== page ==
For the past three and a half years Chris Coleman has been the Barclays Premierships ‘Rookie Manager’ but with the arrival of both Gareth Southgate and Aidy Boothroyd it’s a tag he’s now able to shed. As a player Coleman was renowned as a confident leader, a characteristic that typifies his management style. Chris Coleman has been speaking to Sue McCann for the League Managers’ Association.
In football there are ‘expectations’ of clubs; some clubs are expected to qualify for the Champions League, some are expected so finish mid table and some are expected to fight relegation. What is expected from Fulham?
“I think the expectations outside of the club and the perceptions outside of the club are different to what’s inside for me and my players. Our goal this season is to finish in the top half and that is what we are going to attempt to do. Outside, certain quarters are expecting us to be relegated, I’ve been tipped for the sack every year since I’ve been in management and that won’t change. So inside the camp we are really geared up, we’ve got a good togetherness, we’ve had a good start, we’ve got to build on that and enhance the good feeling and the confidence that we’ve got at the minute. We’ve got to go to Tottenham and if we can get any kind of result there it’ll help us along the way. So inside Fulham football club we’re all saying we want to finish in the top half, outside we’ll be tipped for relegation I’m sure.”
It almost feels as if your character is now rubbing off on your team, you as an individual totally believe you can achieve what you set your mind to, you’re very driven and it appears to me that your players have inherited your qualities and are mirroring what you were like as a player…
“Sometimes I don’t know whether I am arrogant or not, but I never used to have any fear going onto the pitch no matter who I played against. I always felt that whatever was thrown at me I would cope with. It’s the same as a manager, whatever team I put out on the pitch and whatever team I play against I’m always very confident within my own team. They’re a great bunch and no matter who we play against, you send them out and say ‘look, we can a result here’ it’s as simple as that; Manchester United, Arsenal, doesn’t matter who, we can get a result. You’ve got to believe that you can get a result otherwise its pointless turning up. Last week, away to Newcastle we showed great determination and character and I love winning games like that. To win a game away from home you have got to show a lot of character. You can go and play great football, make lots of chances and we did that last year and we let ourselves down in the last 20 minutes because we caved in and we didn’t show enough belief. We showed a lot of bottle last Saturday and I was delighted with that result.”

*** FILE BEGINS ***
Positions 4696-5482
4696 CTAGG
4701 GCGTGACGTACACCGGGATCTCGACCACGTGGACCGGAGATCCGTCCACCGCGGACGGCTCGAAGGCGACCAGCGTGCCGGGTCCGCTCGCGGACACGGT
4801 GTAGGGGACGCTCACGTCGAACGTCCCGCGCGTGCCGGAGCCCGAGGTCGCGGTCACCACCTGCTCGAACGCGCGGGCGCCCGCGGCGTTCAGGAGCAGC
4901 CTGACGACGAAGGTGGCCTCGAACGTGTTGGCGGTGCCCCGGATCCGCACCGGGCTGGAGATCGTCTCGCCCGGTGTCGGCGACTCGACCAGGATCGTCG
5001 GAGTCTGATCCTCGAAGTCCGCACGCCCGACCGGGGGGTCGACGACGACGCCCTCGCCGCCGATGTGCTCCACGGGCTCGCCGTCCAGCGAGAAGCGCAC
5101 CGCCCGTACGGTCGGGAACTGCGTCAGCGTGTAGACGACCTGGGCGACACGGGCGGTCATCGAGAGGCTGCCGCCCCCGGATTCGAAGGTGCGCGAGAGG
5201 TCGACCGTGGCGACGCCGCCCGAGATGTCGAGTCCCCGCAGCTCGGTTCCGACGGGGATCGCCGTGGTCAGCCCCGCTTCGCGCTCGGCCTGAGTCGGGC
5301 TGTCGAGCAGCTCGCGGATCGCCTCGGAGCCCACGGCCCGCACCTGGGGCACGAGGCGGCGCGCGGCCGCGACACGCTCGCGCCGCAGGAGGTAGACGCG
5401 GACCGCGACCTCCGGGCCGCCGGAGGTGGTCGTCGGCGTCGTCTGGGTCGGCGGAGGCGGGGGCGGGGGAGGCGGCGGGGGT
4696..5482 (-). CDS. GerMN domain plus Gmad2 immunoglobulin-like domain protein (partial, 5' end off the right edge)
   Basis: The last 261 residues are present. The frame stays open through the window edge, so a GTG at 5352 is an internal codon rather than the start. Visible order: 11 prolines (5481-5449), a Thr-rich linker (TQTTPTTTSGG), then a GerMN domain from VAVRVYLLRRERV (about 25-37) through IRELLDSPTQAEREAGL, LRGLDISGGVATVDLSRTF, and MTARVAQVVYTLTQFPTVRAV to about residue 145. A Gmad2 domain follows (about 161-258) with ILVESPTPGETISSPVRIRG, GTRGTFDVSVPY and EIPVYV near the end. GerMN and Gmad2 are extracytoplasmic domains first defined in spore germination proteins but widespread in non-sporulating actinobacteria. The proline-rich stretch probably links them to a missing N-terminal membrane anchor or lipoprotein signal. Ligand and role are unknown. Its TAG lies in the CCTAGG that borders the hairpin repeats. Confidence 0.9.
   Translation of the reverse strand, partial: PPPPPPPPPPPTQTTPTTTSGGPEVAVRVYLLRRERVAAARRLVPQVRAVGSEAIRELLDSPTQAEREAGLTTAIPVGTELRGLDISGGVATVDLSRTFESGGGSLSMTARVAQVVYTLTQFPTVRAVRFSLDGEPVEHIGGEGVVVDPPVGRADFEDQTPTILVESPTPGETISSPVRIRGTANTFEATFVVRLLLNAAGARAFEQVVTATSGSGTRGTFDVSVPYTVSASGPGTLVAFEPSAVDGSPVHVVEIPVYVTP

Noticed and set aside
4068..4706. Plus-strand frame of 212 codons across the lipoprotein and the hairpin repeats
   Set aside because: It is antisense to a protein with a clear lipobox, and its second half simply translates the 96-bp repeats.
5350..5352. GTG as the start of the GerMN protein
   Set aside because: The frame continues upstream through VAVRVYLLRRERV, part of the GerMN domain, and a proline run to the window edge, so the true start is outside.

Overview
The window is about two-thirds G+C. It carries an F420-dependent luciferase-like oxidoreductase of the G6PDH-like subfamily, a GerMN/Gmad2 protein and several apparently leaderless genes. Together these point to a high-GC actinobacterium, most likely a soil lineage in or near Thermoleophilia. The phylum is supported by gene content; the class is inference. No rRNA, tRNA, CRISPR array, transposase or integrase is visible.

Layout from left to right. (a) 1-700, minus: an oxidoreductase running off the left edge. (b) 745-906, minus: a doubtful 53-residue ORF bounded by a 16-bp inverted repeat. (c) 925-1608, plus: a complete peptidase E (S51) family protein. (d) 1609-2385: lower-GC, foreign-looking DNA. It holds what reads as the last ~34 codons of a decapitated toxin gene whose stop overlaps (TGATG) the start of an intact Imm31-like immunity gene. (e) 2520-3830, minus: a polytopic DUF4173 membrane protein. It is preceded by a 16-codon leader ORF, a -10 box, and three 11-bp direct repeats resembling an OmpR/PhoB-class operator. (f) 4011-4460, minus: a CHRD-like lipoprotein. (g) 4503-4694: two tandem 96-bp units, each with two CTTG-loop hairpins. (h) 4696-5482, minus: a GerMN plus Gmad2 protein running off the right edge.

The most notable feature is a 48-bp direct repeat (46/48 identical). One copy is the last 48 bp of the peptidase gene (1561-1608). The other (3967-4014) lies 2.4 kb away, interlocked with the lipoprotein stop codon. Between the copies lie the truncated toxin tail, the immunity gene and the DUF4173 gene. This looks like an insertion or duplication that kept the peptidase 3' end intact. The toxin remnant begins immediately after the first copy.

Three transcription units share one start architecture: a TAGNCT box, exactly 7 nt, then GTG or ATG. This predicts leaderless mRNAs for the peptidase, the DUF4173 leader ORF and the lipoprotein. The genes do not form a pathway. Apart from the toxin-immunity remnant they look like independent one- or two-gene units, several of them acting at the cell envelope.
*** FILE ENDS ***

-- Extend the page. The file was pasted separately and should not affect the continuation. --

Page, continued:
You’re no longer the Premiership’s ‘rookie’ manager; how glad are you to get rid of that tag and pass it onto your good friend Gareth Southgate?
“Poor Gareth eh…he’s just a young puppy (laughs). Again it’s not something that I thought about (the rookie tag) it was something that was thrown at me or was talked about outside of the club but it’s not something that I thought about. It didn’t matter if I was up against Alex Ferguson or someone else, you approach the game in the same way, you want to win and I didn’t stop for one minute and think ‘My God, I’m like 30 years younger than the manager in the opposition’s dugout’. I would imagine Gareth’s the same. I’m not bothered really I just look at every game as another game, Kevin Keegan always said to me ‘the most important game is the next game because it’s the next game that you’ll be judged on’. He’s right, we beat Newcastle Saturday, we had a few beers Saturday night and that was a great feeling and now I’ve forgotten about Newcastle and all I can think about is Tottenham Hotspur on Sunday, and how are we going to go there, combat them and get a good result because that’s the most important thing.”